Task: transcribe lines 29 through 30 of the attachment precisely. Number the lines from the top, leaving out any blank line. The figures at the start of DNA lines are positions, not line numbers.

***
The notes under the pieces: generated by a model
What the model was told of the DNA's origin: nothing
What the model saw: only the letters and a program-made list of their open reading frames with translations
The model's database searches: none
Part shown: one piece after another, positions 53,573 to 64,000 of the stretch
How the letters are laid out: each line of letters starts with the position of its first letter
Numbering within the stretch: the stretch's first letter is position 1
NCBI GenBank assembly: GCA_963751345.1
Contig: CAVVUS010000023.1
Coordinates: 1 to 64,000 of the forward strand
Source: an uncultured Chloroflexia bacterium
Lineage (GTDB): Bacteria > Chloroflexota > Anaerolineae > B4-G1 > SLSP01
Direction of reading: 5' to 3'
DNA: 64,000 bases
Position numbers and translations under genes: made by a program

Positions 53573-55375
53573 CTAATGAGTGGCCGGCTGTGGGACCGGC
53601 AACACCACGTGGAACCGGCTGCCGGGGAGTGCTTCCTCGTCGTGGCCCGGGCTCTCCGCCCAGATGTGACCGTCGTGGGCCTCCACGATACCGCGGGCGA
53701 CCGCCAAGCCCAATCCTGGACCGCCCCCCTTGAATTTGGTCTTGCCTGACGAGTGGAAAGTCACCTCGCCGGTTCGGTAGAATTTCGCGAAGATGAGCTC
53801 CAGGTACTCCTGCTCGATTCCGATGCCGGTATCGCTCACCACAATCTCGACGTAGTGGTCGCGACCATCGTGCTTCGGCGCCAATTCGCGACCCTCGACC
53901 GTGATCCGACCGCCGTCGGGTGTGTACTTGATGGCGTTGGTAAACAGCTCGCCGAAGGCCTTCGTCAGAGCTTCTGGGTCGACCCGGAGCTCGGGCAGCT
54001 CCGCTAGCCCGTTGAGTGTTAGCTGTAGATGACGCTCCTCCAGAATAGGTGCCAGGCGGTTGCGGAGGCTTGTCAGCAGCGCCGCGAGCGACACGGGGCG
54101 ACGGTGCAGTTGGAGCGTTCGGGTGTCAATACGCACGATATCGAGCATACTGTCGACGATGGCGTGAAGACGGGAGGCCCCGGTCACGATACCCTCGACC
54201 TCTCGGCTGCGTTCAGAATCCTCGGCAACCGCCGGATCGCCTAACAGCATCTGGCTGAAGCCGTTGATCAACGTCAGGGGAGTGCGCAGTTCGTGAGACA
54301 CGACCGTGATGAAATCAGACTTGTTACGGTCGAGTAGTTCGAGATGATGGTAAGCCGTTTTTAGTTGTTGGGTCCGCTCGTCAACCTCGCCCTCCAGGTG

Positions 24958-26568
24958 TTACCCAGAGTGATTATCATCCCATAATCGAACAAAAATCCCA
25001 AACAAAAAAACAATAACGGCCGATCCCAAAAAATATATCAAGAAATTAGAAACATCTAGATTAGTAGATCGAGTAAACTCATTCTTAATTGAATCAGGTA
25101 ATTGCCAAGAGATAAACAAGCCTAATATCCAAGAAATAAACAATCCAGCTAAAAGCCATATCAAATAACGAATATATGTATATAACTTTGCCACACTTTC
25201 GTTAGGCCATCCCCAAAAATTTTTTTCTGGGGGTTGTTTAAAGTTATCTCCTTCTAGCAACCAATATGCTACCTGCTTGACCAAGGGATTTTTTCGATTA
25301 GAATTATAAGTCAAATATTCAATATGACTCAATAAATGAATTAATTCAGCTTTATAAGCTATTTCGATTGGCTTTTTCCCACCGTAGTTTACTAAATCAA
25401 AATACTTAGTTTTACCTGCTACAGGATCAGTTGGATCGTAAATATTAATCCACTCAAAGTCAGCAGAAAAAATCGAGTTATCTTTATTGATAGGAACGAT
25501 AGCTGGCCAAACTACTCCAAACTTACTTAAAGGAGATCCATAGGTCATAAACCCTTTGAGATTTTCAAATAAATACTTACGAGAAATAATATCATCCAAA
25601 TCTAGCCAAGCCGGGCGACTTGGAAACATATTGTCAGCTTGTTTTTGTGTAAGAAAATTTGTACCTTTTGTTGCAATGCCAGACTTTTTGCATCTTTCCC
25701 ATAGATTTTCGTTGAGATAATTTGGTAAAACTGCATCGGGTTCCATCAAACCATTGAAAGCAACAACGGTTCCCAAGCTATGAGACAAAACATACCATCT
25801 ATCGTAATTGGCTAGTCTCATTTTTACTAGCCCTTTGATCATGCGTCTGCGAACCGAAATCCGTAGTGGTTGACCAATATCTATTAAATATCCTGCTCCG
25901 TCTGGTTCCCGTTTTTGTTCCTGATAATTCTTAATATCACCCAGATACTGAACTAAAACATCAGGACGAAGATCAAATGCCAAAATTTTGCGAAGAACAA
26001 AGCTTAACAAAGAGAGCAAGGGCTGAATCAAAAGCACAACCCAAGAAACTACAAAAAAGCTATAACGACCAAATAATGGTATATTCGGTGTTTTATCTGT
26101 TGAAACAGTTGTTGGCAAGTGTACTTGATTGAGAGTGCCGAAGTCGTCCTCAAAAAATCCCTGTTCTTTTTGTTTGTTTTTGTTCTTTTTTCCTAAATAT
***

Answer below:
25101 ATTGCCAAGAGATAAACAAGCCTAATATCCAAGAAATAAACAATCCAGCTAAAAGCCATATCAAATAACGAATATATGTATATAACTTTGCCACACTTTC
25201 GTTAGGCCATCCCCAAAAATTTTTTTCTGGGGGTTGTTTAAAGTTATCTCCTTCTAGCAACCAATATGCTACCTGCTTGACCAAGGGATTTTTTCGATTA